France will extend a national lockdown until April 15 after reporting its biggest daily death toll from coronavirus, its prime minister said yesterday, and officials warned that hospitals around Paris could be overwhelmed in 48 hours.
“At the end of these first 10 days of confinement it is clear that we are only at the beginning of the epidemic wave,” Edouard Philippe told reporters after a cabinet meeting. “It has overwhelmed the East and is now arriving in the Ile-de-France (Greater Paris region) and the Hauts de France (northeast).”
President Emmanuel Macron imposed a lockdown on March 17 until end of the month to slow the spread of the highly infectious respiratory disease.
However, doctors have said they are bracing for a new wave of cases next week after the government pressed ahead with local elections and thousands of people mingled in parks and streets before they were confined at home.
The capital and its suburbs now account for over a quarter of the 29,000 confirmed coronavirus infections in French hospitals, with almost 1,300 now in intensive care.
Worldwide, the pandemic has infected more than 551,800 people and killed nearly 24,900.
Highlighting the brutality of the coronavirus, a 16-year-old girl with no underlying health conditions became the first teenager to die of the virus on Thursday.
The death toll nationwide stood at 1,696, with signs that the virus is also becoming endemic in the southwest of France – even if the lockdown has slowed its advance.
Officials in the Paris region have been scrambling to locate more intensive care beds, ventilators and medical staff and spread the load of patients across the capital and its broad girdle of suburbs.
“The wave is here. The numbers are dizzying,” said Aurelien Rousseau, the Paris regional head of the Public Health Authority, adding that efforts were being ramped up to meet the surge in infections.
France has already increased the number of intensive care units (ICU) from 5,000 to about 8,000, but doctors say the Paris region is close to its limit.
The capital itself is trying to increase current capacity from 800 to 1,200 ICU.
Frederic Valletoux, the French Hospital Federation president, said he could see the situation becoming as bad as in eastern France, where the first major coronavirus cluster surfaced and where hospitals are already swamped with cases.
“We will be at the limit of our capacities in 24 to 48 hours,” said Valletoux.
A nurse at a Paris hospital said that while the hours were long and conditions increasingly difficult, the situation was not yet out of control.
“Everybody in the hospital is doing what they can to make sure nobody is lost, but goodwill is not always enough and I fear that in the coming days we will put ourselves in situations that are morally and physically difficult to cope with.”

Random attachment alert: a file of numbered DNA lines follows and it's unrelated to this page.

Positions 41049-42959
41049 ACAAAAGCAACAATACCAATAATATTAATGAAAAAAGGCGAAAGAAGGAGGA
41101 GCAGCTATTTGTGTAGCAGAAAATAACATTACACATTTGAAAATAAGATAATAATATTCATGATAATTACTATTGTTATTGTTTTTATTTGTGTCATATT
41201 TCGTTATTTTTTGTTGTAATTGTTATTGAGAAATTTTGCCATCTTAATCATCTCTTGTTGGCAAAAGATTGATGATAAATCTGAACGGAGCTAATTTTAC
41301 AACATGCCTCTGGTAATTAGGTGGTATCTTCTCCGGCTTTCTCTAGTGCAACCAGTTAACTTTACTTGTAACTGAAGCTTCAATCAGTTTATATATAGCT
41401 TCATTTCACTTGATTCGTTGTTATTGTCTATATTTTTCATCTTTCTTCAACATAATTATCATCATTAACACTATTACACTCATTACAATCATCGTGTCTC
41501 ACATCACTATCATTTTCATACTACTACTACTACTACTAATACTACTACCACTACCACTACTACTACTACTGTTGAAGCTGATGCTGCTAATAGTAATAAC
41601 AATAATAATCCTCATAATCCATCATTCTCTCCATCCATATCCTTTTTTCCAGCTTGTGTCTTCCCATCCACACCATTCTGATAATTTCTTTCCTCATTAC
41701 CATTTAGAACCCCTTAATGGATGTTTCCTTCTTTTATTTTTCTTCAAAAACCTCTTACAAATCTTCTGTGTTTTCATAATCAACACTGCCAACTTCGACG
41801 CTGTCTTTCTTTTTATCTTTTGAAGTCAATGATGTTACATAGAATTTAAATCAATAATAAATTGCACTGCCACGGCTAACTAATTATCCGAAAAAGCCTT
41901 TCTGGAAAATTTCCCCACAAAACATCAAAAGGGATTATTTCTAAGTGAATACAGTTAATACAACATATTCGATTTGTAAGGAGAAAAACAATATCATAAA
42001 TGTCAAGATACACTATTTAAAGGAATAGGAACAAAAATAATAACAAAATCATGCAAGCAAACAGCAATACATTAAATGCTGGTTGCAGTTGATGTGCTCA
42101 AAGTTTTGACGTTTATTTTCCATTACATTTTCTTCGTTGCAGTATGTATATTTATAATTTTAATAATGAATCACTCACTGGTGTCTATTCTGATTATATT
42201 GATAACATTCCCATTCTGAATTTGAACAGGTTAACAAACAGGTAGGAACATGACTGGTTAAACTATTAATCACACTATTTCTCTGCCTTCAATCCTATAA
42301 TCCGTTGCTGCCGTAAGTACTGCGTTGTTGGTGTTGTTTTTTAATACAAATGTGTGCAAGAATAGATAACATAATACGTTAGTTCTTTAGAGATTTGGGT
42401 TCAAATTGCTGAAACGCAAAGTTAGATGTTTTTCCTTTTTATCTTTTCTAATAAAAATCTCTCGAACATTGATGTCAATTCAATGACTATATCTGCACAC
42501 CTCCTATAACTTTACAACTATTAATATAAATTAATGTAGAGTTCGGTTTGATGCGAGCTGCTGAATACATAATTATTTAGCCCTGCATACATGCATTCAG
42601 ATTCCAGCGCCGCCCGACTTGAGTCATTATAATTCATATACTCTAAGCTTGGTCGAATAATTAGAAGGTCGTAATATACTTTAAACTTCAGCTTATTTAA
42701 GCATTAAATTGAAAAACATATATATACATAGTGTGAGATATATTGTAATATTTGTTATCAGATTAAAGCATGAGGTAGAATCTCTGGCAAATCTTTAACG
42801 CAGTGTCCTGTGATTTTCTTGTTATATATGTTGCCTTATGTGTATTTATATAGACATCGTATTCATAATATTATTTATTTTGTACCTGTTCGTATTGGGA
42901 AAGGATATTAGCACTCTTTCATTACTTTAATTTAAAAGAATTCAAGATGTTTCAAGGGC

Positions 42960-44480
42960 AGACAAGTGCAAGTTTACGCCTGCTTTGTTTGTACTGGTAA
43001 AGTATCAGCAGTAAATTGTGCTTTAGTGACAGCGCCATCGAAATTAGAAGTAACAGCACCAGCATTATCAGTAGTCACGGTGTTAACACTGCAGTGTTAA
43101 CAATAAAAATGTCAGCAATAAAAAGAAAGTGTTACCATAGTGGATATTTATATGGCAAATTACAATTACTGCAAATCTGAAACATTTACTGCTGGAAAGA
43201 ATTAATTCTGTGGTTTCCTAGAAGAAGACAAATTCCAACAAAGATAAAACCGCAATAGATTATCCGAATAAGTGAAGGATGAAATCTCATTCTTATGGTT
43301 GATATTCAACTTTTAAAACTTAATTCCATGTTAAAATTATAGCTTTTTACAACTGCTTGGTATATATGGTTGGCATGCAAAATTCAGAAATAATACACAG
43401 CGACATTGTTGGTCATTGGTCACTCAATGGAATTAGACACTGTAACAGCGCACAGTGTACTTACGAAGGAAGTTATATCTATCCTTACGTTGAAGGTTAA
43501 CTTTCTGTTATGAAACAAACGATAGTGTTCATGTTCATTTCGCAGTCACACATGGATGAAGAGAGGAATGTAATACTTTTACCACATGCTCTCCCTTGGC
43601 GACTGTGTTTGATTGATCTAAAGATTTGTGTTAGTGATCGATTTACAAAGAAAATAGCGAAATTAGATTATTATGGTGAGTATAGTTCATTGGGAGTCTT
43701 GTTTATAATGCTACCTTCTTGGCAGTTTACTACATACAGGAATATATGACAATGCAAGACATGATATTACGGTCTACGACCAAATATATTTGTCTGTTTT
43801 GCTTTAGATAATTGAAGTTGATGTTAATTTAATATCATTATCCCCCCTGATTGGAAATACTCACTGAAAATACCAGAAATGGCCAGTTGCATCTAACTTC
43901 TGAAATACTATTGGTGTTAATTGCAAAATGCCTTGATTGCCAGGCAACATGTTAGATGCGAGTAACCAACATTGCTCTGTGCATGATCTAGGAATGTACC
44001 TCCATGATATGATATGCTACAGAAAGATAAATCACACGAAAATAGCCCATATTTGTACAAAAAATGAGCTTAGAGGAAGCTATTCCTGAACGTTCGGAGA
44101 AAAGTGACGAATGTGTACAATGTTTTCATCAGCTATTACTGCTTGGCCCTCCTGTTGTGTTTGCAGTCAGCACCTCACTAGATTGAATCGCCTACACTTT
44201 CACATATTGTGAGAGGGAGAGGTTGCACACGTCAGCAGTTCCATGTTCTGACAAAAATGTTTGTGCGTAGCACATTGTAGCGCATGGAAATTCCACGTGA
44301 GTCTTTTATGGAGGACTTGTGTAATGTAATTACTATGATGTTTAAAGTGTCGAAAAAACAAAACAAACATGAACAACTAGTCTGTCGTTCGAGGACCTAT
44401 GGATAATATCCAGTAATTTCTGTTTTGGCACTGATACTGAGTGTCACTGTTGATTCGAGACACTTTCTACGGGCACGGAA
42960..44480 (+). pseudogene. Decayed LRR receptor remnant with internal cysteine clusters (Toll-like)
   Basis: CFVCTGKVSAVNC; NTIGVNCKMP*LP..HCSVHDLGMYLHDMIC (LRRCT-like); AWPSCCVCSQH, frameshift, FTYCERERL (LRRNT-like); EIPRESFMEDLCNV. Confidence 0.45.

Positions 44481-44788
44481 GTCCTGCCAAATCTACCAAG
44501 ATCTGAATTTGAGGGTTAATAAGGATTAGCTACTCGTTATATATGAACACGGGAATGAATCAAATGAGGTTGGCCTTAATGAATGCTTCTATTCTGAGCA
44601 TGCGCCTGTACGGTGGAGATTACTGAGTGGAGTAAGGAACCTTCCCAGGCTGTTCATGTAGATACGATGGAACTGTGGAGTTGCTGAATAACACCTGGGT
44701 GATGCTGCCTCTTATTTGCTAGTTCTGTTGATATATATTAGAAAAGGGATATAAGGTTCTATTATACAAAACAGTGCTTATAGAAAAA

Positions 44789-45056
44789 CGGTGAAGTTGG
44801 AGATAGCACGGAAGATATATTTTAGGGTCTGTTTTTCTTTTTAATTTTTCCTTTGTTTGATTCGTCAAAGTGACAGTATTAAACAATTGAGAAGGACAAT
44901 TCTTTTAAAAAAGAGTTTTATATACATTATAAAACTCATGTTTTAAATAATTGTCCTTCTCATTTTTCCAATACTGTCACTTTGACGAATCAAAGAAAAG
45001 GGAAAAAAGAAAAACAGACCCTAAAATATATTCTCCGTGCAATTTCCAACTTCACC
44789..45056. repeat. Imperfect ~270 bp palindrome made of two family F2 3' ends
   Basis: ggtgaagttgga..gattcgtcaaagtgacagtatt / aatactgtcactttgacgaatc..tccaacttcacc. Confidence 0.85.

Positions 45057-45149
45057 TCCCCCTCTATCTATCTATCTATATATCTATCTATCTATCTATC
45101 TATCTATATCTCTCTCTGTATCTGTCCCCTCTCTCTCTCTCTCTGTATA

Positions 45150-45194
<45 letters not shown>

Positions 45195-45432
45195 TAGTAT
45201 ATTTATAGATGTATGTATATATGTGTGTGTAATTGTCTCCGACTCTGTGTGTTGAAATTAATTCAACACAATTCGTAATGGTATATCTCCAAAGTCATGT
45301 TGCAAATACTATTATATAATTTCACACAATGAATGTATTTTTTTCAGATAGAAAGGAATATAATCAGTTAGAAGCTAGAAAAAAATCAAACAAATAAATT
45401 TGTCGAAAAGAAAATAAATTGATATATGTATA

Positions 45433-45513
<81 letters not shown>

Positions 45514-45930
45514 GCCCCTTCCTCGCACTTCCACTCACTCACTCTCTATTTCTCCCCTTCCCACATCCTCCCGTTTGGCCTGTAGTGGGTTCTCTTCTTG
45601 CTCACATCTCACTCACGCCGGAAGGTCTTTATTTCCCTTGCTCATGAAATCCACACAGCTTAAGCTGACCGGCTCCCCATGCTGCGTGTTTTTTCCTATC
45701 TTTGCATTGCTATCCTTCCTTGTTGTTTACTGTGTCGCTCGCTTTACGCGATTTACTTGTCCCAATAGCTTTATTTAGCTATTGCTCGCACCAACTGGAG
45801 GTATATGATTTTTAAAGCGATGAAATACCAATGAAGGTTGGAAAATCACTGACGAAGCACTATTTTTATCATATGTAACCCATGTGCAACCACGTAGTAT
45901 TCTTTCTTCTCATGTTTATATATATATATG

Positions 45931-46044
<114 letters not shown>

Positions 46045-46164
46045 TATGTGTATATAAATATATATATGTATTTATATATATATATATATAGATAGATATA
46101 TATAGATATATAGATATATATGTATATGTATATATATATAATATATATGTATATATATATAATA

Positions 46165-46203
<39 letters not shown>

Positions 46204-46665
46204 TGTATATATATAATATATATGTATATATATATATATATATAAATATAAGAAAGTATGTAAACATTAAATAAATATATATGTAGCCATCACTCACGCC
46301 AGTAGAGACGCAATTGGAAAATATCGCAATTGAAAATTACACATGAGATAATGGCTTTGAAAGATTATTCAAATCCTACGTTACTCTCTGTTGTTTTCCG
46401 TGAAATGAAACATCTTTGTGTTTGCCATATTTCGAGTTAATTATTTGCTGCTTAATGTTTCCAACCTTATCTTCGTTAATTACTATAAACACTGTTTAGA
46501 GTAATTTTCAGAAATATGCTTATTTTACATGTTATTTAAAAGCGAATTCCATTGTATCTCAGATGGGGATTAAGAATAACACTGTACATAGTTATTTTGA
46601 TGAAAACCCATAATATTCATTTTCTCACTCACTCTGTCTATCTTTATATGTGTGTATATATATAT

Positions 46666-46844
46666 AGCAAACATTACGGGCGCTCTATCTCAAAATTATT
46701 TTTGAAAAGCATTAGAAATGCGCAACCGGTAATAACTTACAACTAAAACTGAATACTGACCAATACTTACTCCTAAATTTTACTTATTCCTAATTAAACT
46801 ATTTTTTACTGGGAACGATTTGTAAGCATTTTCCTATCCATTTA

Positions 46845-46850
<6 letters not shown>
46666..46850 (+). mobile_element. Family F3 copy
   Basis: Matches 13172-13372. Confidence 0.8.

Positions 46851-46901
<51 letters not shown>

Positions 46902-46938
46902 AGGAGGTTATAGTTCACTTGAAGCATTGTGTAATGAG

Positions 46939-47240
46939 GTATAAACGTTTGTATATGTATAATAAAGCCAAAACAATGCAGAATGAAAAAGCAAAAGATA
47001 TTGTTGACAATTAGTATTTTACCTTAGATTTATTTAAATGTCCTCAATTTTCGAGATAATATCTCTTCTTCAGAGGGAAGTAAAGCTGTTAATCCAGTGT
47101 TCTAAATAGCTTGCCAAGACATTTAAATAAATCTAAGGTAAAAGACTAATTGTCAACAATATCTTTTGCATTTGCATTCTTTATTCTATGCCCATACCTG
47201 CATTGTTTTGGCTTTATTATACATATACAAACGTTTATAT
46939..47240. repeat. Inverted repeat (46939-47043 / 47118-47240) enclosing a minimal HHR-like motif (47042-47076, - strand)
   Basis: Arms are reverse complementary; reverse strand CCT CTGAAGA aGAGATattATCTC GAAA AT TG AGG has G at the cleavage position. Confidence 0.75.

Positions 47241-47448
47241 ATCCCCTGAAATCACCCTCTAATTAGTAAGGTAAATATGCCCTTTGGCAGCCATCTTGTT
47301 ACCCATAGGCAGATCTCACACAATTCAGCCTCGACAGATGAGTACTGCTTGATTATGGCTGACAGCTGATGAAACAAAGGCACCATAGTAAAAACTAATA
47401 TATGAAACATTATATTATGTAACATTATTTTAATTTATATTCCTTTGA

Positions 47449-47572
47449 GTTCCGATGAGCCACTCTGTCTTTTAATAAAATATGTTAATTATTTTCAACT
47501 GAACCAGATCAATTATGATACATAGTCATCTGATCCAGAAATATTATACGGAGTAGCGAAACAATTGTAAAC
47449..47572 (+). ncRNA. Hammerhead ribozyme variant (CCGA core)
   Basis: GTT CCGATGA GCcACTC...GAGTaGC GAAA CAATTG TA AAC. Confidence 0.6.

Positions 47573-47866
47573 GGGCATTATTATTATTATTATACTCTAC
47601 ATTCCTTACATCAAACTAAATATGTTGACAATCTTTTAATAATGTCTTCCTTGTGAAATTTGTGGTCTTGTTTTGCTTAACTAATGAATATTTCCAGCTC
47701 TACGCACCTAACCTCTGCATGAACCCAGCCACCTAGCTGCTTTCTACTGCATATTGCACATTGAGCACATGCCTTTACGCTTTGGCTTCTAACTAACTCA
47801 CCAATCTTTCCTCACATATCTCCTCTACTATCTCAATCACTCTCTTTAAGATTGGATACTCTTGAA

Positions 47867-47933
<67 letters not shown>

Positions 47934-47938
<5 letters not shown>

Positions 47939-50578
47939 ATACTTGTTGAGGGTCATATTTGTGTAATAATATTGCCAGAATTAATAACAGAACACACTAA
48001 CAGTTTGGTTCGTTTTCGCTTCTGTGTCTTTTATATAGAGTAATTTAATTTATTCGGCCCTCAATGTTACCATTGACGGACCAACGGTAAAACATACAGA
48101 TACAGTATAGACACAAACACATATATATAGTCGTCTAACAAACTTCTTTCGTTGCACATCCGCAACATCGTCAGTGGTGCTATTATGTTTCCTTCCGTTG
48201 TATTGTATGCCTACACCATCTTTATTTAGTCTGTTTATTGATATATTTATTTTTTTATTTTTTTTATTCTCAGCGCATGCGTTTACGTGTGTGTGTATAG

The army has been drafted to move some critically ill patients from the Strasbourg, Mulhouse and Colmar areas of the east to other cities, while on Thursday the first patients were moved to western France from the east on high-speed TGV trains.
“If we let hospitals cope by themselves, and let every territory that has been taken by the epidemic cope alone, then we shall head towards a catastrophe,” Valletoux said.
Bruno Riou, a medical director at the AP-HP hospital group in Paris who is in charge of the coronavirus response team, told reporters that it is likely that transfers would begin from Paris to other regions soon.
The hope, he said, was to send some patients to less stricken regions to give breathing room for Paris so that if the peak then shifted to other regions, the capital could again take patients in two weeks’ time.
Isolation centres are being set up across Paris to allow people with symptoms to be assessed to avoid cramming hospitals.
“This centre was set up to welcome patients that are suspected of having the coronavirus and to group patients in a place where we ensure patients are isolated,” one of the attendants at a centre in Cergy-Pointoise, in the northeastern Paris suburbs, said.
Other regions are also starting to feel the pinch with medical staff decrying a lack of equipment, especially masks.
“They are letting us enter the lion’s cage without anything to protect ourselves and our patients,” said Michelle Drouin, a nurse and union official in the southwestern Aude region.
She bemoaned that medics are having to replace their blouses with plastic bags. “They are turning us into serial killers. They are putting at risk health professionals and, because they are a vector of the virus, their patients too.”
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